Do you believe in magic? Sylvia sure does in "A White Heron"—it just might not be of the conventional sort. Although Sylvia spends most of her time playing in the forest, there's one spot that holds a special place in her heart, a place that makes her feel like she can fly. Sounds great right? Well, the problem is that a young hunter has burst onto the scene and offered Sylvia a hefty sum to make that magic disappear. Want to find out what happens when the awe-inspiring power of nature is set up against the cash-money that civilization has to offer? Read on, Shmoopers.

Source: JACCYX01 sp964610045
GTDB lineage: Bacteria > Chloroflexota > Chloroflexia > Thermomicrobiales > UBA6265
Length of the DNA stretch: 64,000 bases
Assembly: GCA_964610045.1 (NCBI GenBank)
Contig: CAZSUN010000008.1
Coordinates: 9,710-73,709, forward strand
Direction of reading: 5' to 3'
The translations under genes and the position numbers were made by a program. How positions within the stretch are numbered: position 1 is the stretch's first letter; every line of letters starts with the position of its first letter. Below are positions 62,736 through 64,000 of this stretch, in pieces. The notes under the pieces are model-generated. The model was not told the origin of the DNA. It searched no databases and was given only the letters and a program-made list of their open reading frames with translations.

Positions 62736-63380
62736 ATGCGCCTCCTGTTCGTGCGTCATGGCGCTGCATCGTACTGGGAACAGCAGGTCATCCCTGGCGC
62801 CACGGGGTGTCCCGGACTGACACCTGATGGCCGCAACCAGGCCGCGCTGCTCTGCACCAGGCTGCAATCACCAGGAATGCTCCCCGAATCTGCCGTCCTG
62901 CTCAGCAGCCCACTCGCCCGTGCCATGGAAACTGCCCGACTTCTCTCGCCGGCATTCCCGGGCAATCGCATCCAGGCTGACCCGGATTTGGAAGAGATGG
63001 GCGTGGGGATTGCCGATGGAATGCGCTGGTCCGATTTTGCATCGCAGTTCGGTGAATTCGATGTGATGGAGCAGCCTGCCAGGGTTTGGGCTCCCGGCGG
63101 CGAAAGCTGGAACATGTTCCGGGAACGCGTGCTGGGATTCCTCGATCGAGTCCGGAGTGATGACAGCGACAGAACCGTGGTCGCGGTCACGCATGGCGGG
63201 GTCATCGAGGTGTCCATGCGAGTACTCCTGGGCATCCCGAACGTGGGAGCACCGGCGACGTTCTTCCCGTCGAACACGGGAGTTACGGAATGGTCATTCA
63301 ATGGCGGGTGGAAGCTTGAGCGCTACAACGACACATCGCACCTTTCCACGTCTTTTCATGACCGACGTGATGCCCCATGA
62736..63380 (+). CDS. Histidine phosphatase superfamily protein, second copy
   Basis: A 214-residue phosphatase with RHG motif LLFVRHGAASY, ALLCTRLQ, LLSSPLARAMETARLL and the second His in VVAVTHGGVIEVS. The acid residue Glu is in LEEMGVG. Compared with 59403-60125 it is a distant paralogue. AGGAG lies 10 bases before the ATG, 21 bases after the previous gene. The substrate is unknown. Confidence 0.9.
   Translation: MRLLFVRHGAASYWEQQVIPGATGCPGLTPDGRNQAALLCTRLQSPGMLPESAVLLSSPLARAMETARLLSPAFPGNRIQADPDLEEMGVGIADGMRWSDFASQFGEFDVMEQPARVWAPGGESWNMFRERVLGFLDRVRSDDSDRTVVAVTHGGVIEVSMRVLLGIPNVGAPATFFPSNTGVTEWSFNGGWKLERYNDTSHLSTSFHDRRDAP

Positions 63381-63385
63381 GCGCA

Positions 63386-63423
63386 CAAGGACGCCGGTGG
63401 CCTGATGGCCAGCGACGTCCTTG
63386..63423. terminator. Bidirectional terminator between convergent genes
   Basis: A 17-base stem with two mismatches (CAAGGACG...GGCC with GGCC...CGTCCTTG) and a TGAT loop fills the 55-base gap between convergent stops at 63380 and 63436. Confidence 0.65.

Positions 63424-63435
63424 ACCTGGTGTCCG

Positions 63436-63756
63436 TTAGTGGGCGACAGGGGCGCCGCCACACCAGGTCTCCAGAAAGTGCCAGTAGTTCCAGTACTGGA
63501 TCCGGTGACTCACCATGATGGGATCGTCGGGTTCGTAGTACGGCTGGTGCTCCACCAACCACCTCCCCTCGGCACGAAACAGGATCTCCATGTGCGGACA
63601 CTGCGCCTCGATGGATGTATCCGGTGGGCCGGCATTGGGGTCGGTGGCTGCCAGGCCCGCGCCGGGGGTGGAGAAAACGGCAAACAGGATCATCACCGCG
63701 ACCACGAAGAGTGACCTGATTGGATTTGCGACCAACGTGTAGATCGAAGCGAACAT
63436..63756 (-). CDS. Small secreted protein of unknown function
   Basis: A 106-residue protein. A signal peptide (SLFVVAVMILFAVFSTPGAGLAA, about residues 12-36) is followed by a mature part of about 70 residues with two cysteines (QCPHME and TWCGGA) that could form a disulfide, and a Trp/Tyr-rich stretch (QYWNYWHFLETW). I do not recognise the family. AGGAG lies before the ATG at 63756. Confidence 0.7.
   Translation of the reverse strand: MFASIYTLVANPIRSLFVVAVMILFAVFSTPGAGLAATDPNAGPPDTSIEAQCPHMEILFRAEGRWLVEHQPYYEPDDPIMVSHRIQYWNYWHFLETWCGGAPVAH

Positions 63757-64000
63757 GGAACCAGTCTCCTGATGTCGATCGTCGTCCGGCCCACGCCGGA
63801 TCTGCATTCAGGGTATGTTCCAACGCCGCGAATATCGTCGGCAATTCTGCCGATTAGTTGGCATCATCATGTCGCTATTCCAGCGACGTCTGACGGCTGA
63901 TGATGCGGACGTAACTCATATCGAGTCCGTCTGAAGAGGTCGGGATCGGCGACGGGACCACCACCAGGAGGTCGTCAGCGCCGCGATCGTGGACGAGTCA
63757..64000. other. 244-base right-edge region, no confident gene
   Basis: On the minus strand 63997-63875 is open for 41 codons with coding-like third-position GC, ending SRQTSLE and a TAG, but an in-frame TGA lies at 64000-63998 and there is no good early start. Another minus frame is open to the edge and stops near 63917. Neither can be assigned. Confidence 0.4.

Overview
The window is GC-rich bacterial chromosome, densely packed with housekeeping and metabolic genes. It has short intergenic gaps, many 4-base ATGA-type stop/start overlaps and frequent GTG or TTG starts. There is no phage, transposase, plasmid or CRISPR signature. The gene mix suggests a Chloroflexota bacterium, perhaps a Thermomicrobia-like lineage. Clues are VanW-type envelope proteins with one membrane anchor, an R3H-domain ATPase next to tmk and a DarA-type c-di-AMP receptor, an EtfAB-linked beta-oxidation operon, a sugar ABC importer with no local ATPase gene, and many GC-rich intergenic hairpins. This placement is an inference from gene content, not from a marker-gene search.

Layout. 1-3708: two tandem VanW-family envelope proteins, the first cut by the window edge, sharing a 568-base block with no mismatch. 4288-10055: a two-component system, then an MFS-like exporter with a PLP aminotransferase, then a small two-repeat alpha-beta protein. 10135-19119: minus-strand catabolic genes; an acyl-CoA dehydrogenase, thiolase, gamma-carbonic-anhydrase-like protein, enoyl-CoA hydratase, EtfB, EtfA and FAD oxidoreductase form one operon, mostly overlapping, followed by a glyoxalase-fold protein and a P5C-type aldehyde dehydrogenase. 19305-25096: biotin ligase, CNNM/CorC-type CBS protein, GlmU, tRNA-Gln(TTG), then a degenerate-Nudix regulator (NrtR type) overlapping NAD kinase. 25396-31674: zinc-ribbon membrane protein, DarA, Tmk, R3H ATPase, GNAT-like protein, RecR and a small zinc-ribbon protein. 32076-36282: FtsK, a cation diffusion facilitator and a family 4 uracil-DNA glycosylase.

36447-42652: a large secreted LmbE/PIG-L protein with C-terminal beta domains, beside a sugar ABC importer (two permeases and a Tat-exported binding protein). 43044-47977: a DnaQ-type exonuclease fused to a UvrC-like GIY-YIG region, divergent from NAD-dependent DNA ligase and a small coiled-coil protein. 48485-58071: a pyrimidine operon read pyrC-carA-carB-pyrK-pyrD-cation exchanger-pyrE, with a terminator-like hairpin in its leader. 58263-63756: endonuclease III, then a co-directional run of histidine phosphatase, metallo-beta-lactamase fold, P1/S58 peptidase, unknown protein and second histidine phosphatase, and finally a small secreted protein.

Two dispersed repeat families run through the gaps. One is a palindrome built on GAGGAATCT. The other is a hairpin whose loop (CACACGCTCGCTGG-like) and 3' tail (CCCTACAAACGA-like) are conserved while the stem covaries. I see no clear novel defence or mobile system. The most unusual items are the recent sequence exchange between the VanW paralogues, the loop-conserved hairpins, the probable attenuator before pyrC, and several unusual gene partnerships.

Questions About Awe
What makes the white heron so special?
In your opinion, why does Sylvia's experience climbing the tree affect her so deeply?
What does the "ship" metaphor say about Sylvia's awe at the natural environment?
What makes the marsh different from the rest of the forest?
Chew on This
Sylvia's experience atop the pine tree reminds her that the majesty of nature can't be matched by man-made society.
When Sylvia climbs the trees to find the heron, she has what can only be described as a revelatory experience.